As we live for longer, the concept of retirement is changing. The traditional idea of a life of leisure for the over-65s is becoming less common. Instead, many continue to work, both to keep their mind active and to provide income in a period that can now potentially last a third of a lifetime.
A new age
So the end of the Default Retirement Age (DRA) of 65 in October this year is being greeted as good news by some. Since 6 April the new rules have begun to be phased in and anyone who is 65 or over by 30 September 2011 can no longer be fired on the grounds of age. With an estimated 850,000 over-65s already in employment, the case for removal of the DRA is a strong one.
Yet some employers are concerned that the new rules will have repercussions on their business, arguing that the DRA has been scrapped too quickly. Judging when someone is too old to carry out their job properly can be difficult, particularly with the threat of an unfair dismissal case hanging over them if they get it wrong.
Another worry is that young people won’t be able to find work as jobs will be held for longer. However, supporters of the law say it will have the opposite effect and actually encourage a more flexible labour market.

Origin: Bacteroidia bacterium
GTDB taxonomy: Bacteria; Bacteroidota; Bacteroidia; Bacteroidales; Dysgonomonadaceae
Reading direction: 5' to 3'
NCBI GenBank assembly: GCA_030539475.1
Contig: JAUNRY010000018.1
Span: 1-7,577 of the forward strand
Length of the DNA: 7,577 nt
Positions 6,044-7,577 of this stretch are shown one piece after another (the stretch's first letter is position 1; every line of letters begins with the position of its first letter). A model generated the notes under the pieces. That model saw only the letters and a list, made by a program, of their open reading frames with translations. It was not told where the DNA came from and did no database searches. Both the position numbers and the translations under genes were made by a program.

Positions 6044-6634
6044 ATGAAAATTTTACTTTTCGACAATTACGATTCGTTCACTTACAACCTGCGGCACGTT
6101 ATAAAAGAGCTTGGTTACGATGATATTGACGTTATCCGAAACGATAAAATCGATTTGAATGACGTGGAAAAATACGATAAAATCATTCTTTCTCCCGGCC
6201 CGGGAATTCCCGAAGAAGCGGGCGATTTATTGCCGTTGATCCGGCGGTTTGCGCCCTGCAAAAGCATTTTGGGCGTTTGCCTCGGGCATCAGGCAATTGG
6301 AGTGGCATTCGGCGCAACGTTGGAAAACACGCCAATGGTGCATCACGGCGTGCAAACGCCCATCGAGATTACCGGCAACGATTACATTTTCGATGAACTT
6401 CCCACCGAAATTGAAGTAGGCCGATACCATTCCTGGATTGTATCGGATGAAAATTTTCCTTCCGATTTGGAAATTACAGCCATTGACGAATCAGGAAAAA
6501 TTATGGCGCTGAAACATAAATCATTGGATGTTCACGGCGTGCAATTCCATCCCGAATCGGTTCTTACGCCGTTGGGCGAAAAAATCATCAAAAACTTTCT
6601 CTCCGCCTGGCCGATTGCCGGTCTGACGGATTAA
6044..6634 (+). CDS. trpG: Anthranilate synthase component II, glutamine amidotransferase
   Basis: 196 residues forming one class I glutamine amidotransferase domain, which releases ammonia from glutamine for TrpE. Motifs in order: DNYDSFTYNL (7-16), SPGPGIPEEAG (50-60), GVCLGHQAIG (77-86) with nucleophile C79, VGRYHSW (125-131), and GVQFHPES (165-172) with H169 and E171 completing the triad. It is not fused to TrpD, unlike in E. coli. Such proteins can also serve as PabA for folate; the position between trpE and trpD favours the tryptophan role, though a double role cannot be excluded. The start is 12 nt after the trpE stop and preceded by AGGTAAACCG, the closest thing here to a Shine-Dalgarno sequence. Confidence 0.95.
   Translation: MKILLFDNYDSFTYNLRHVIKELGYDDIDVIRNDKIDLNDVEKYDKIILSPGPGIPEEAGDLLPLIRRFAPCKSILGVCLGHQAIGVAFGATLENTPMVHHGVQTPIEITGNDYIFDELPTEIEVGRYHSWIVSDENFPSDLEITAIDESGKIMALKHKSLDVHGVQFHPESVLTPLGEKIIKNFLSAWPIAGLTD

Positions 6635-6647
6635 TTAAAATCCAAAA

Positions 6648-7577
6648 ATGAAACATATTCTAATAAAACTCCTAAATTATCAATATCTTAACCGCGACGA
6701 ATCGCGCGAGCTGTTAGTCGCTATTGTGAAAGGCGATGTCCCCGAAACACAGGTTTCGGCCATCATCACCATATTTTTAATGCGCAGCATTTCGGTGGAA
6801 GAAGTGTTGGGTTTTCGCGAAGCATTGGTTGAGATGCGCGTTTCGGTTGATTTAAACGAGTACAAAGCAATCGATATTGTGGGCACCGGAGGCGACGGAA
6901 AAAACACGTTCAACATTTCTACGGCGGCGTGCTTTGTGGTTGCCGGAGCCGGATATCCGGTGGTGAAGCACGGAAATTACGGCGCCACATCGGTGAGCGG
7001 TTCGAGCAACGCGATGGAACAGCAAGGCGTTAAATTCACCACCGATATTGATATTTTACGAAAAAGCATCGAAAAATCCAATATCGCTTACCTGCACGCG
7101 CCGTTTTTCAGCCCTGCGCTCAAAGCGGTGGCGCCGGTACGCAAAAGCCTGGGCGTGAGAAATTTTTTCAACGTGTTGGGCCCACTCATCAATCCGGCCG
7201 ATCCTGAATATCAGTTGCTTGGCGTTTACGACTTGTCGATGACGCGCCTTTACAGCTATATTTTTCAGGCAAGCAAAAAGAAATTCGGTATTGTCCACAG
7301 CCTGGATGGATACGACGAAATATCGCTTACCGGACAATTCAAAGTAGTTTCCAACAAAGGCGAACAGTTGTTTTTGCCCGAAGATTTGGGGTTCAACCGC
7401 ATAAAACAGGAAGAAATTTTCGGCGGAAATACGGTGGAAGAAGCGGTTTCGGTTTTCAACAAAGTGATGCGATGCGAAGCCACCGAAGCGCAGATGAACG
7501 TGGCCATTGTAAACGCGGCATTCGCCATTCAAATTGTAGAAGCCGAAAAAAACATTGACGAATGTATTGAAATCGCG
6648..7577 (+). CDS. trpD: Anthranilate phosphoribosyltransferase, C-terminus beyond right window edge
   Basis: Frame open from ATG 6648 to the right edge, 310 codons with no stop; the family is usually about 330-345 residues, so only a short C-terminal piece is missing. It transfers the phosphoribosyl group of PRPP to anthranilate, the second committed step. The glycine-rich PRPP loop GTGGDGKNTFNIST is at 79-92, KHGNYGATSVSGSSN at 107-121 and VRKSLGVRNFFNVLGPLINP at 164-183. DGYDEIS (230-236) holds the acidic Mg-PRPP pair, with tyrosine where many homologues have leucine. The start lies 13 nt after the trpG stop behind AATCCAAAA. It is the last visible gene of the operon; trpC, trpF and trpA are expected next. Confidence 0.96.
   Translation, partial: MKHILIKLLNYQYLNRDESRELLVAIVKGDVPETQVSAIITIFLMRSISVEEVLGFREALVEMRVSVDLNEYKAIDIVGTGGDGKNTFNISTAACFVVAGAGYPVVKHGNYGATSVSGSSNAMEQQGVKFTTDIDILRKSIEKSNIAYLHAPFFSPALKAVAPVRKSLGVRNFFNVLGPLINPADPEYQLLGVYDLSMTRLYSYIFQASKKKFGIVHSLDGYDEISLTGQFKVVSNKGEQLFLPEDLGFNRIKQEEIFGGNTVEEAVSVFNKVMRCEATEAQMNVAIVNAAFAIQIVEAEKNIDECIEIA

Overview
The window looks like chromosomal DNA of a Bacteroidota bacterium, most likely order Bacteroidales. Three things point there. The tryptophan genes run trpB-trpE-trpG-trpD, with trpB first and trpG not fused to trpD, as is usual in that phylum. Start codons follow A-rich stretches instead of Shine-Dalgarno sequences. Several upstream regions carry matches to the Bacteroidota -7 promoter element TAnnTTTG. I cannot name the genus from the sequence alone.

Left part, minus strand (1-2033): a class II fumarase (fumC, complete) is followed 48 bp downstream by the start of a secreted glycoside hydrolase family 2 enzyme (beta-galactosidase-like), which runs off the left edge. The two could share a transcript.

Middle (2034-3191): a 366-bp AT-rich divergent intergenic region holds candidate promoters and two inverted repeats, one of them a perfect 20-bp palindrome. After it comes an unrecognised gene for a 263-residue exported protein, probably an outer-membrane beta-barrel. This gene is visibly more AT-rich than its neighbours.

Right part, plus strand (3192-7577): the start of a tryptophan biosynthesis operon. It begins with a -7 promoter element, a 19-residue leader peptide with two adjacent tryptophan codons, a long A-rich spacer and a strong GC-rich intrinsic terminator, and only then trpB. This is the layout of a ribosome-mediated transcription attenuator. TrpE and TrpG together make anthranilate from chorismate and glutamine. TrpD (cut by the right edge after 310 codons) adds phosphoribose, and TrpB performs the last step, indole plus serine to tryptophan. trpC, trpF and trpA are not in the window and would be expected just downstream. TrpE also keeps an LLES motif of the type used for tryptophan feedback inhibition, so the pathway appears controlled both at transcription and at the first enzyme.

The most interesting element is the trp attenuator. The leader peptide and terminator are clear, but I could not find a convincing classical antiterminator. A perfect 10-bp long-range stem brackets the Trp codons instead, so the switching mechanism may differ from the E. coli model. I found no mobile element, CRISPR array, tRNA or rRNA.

Of course, many companies have already worked out how to deal with the DRA voluntarily, and in reality less than a third of companies were still insisting on retirement at 65 when the new law kicked in. In addition, as the legislation was announced back in July 2010, there has actually been plenty of time to put in place new procedures.
Banishing the DRA is another step towards equality in the workplace. And, as many employers are well aware, senior workers offer one of the most valuable commodities in the labour market – experience.If you would like more information about the implications of the DRA, either as an employer or employee, please contact your adviser who will be happy to help